Time travel in books is my weakness. I used to actively seek them out as a kid. Nowadays reading about such stories feels like visiting old friends. Sadly, The Girl from Everywhere didn’t quite have enough of it. The setting of The Girl from Everywhere was predominantly Honolulu 1884. There were glimpses of India, New York and China from various eras but not a lot happened in these places. Being stuck in Hawaii for so long gave rise to a slower moving plot than I had anticipated.
Bluescreen was a fast-paced mystery rooted in science fiction. Set in the near future, the setting felt immediate yet very much more advanced. A lot of the communication technology and technology as a whole reflected current imaginations of what could be possible in a couple of decades. I thought Bluescreen tapped on that technological knowledge very well and injected some creativity as well.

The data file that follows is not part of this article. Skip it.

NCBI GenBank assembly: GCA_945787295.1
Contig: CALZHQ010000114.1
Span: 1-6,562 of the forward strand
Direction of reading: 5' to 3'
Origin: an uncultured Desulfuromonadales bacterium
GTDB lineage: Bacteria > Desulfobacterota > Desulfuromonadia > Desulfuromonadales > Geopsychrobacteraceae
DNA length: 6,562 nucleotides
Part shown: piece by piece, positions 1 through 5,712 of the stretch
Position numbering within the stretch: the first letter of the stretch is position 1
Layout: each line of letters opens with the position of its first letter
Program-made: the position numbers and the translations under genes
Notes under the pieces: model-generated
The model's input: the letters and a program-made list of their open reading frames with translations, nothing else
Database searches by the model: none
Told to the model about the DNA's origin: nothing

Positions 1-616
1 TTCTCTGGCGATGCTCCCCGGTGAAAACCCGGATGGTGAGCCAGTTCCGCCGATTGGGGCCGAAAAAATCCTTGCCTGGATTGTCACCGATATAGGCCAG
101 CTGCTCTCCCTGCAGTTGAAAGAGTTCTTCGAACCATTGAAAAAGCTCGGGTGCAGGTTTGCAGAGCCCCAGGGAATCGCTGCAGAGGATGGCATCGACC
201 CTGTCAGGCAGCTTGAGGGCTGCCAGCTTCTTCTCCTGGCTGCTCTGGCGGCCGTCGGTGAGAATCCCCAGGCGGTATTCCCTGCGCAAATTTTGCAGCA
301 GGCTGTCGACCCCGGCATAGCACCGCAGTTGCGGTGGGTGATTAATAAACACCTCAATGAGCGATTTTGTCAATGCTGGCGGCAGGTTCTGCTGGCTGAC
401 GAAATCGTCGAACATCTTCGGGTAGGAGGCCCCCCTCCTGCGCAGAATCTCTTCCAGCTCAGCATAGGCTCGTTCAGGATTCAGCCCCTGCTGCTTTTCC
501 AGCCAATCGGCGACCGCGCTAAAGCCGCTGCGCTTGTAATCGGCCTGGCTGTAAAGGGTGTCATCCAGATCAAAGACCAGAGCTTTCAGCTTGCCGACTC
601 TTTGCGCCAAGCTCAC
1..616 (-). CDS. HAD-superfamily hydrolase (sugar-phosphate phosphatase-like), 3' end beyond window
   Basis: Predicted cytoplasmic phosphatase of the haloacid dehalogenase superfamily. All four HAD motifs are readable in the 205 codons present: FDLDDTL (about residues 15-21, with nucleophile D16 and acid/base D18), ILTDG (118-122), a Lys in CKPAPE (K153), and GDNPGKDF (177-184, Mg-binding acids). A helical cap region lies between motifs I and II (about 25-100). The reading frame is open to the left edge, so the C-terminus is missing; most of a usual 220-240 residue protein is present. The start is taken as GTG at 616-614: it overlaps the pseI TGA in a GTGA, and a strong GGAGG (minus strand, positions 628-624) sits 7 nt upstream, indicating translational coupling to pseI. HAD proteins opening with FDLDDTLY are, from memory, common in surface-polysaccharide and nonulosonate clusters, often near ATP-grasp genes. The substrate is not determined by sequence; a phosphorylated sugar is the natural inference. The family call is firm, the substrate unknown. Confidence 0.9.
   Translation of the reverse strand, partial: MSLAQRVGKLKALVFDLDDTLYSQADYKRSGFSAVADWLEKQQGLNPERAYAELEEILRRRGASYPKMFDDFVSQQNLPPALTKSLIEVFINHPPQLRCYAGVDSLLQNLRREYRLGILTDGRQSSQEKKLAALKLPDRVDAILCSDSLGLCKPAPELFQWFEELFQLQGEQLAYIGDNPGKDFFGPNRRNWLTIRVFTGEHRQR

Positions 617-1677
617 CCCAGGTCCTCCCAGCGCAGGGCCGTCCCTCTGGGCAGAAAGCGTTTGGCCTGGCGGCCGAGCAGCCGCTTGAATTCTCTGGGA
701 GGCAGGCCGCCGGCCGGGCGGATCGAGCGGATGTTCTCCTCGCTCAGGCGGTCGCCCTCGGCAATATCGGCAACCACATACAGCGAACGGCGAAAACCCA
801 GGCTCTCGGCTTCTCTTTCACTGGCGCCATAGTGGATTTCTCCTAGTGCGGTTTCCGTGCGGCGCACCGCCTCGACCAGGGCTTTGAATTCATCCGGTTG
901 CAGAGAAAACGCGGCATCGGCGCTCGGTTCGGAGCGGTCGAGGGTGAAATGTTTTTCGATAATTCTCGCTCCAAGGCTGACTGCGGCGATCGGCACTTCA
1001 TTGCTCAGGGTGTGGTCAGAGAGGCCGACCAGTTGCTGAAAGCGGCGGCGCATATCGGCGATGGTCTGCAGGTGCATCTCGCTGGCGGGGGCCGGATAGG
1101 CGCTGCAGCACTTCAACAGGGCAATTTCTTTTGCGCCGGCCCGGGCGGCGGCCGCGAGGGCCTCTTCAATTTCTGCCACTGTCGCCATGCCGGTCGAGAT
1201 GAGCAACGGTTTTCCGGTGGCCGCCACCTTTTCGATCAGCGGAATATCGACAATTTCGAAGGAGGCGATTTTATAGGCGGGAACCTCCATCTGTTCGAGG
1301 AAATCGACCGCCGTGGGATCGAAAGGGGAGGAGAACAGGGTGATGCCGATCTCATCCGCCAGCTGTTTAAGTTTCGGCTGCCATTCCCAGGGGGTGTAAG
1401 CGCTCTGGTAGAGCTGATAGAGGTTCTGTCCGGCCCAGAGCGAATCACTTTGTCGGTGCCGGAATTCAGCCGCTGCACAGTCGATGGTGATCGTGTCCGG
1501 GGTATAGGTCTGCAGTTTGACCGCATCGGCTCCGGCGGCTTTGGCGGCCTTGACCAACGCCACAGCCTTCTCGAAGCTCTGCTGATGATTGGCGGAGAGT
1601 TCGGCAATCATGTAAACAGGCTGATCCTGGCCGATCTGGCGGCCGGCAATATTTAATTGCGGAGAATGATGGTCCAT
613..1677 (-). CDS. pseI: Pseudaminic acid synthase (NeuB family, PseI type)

For the month of February Hazel picked More Happy Than Not by Adam Silvera as her book recommendation for me to read. What made this round of Epic Recs different was that we specifically chose to go with audiobooks. This also meant that for once we didn’t pick books the other already owned, and so had free rein.
I visited the library earlier today, fully determined to check out the Singapore collection. Faced with the fiction shelf of Singapore literature, this one bright blue spine popped out, so I took it from the shelf. Turns out it was My Singapore Lover. While I didn’t really know what it was about, I had seen copies of that book on display at bookstores. I thus started to read the book. 20 pages in, I already wanted to chuck it aside. Nothing really grabbed me but I didn’t want to make snap judgements. Plus, My Singapore Lover was published fairly recently, which I figured fits in squarely with Crazy Rich Asians, another book set in Singapore that was published last year. (I have yet to read it.)
I present to you another book that grapples with graffiti. Unlike in Graffiti Girl by Kelly Parra, The Colour of Trouble by Gerry Bobsien and getting Up by SD Thorpe, here the main character is not the one involved in graffiti. She is an innocent bystander who comes to be embroiled in the whole issue when a piece…